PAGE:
The treble on my unit seems to be somewhat different from the unit I heard on the show floor. I remember the show floor unit sporting more of a lower-treble emphasis which beget a more V-shaped sound signature. However, I will assume for now that the unit I have on-hand represents the ideal sound, as the Duo's product page markets it as having a more laidback sound signature. This is indeed a boon with respect to coherency, as I felt that the tia treble on the show floor unit was a tad too distinct from its DD counterpart. But make no mistake: This can still be a bright IEM depending on the ear tips you're using, your hearing, and the volume you're listening at. In fact, I feel that the tia peaks on this Duo are higher in amplitude than on my U12t - they're definitely higher than the Nio - and almost sharp on certain tracks with wide-bore tips. This was consistent among all three units I heard; hell, I hear what sounds like a 16kHz sheen when Taeyeon enters on "I Found You" that I didn't know was there before. Further along the lines of frequency response, I'd say the Duo's treble is about 40% lower-treble, 20% mid-treble, and 40% upper-treble. I don't know if it's quite right to market this as a relaxed IEM but, to be fair, you can definitely mitigate any unwanted shimmer by tip swapping.

graph-17.png

Imaging on the Duo is interesting. It's good, but it's not mind-blowing within the context of the more open nature of the IEM. The Duo's biggest weakness on this front would be localization of instruments. They're somewhat undefined and clearly not as sharp as the Symphonium Helios. But to reiterate, the Duo definitely sports above-average imaging, and I think the best way to describe it would be simply "natural". Sounds mesh into the backdrop pleasingly and there's a good sense of ambiance to the Duo's staging. However, there'll be no cop-outs on the front of detail, I'm afraid. The tia treble holds its own in terms of detail, but I simply don't find the Duo particularly detailed in the midrange which is why I called the midrange "pretty alight" earlier. It sounds slightly smoothed over in A/B with the 64A U6t which I don't even consider a strong performer for detail, and the Sennheiser IE900 which has a disgusting upper-midrange recession. This is ostensibly a limitation of using a single dynamic driver to cover both the bass and the midrange frequencies, even a high-quality one at that.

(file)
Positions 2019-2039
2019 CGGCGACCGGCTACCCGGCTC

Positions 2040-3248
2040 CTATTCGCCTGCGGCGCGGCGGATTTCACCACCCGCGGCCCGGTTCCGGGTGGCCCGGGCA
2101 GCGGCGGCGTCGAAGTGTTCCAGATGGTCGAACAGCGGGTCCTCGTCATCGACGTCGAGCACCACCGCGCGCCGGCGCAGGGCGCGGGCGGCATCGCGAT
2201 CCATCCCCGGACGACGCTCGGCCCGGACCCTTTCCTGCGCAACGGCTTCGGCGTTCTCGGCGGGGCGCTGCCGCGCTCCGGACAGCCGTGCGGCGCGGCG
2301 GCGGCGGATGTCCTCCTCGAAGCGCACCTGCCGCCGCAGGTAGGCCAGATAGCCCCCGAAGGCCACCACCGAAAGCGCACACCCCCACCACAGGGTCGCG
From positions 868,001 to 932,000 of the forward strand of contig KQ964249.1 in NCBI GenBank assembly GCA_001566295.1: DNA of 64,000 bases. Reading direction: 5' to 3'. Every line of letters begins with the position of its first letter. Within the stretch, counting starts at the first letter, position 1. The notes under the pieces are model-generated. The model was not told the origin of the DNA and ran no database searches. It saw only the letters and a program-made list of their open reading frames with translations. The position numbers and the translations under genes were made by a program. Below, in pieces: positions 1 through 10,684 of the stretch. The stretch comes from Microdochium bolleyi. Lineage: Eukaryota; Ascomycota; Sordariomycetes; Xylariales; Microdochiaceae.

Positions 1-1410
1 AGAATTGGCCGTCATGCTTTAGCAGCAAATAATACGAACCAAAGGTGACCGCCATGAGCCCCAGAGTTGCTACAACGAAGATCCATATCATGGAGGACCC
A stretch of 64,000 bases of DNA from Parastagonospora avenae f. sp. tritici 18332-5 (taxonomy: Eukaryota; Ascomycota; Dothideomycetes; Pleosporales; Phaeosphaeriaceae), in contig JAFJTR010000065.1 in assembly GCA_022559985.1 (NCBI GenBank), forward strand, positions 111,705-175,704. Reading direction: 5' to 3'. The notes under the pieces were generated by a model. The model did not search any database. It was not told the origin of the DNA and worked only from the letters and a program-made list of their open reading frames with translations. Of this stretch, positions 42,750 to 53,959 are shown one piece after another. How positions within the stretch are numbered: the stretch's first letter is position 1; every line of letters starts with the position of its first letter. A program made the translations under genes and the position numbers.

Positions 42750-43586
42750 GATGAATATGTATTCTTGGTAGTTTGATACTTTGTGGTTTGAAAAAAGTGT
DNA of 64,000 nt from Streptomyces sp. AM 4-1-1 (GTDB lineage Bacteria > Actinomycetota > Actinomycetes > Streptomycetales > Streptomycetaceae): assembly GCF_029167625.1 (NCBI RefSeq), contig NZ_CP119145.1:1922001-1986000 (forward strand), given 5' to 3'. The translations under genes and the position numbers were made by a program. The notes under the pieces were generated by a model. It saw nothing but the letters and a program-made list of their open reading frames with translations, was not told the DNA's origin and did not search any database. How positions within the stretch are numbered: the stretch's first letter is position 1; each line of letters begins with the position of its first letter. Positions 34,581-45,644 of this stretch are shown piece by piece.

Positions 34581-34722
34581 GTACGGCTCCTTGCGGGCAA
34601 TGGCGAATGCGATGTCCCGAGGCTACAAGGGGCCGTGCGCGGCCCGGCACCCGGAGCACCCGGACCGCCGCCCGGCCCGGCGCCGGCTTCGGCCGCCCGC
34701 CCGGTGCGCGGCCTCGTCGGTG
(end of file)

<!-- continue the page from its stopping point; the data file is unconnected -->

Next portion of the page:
The best part of the Duo's intangibles would be its dynamics. They're surprisingly good; I wouldn't have bought one for myself if I thought they weren't. Now, I do not think the Duo has great micro-dynamic distinction - a sense of individual instruments and vocalists popping with subtle fluctuations in volume - but it stands that the vast majority of IEMs lack this quality anyways. In fact, the only IEM I have heard with good micro-contrast at this price point would be the Symphonium Helios. That said, macro-contrast on the Duo has the good sense of weight and authority that characterizes the likes of the 64A Nio. I found myself jacking up the volume and going back to swings like Sawano Hiroyuki's "Tranquility" at 0:50 repeatedly just to catch more of this quality while testing the Duo at CanJam. I do not know how 64A does it, and maybe you can consider it the "oh, he's just a 64A shill" effect, but there is definitely something about the likes of the U12t, Nio, and the Duo that catches my attention and gets my head bobbing.

As for some concluding thoughts, the Duo is definitely a good IEM and I like it! But I also cannot ignore the price in good faith, and I don't want to make the mistake of hyping something that won't get near-universal praise. It's crucial to recognize that the Duo sports a more niche design; it heavily emphasizes comfort and it doesn't befit outside use like traditional IEMs unless you're indexing more strongly for situational awareness. For me, that's what I wanted as a compliment to my Symphonium Helios. I'd imagine this would work great for walking outside too and, as the reps at the 64A booth mentioned to me, streaming and gaming. But it still pays to recognize that not everyone else will have these use cases; solely on the basis of sound quality, I find the Duo to be solid for the price but not necessarily outside the scope of the lofty expectations I hold for 64A.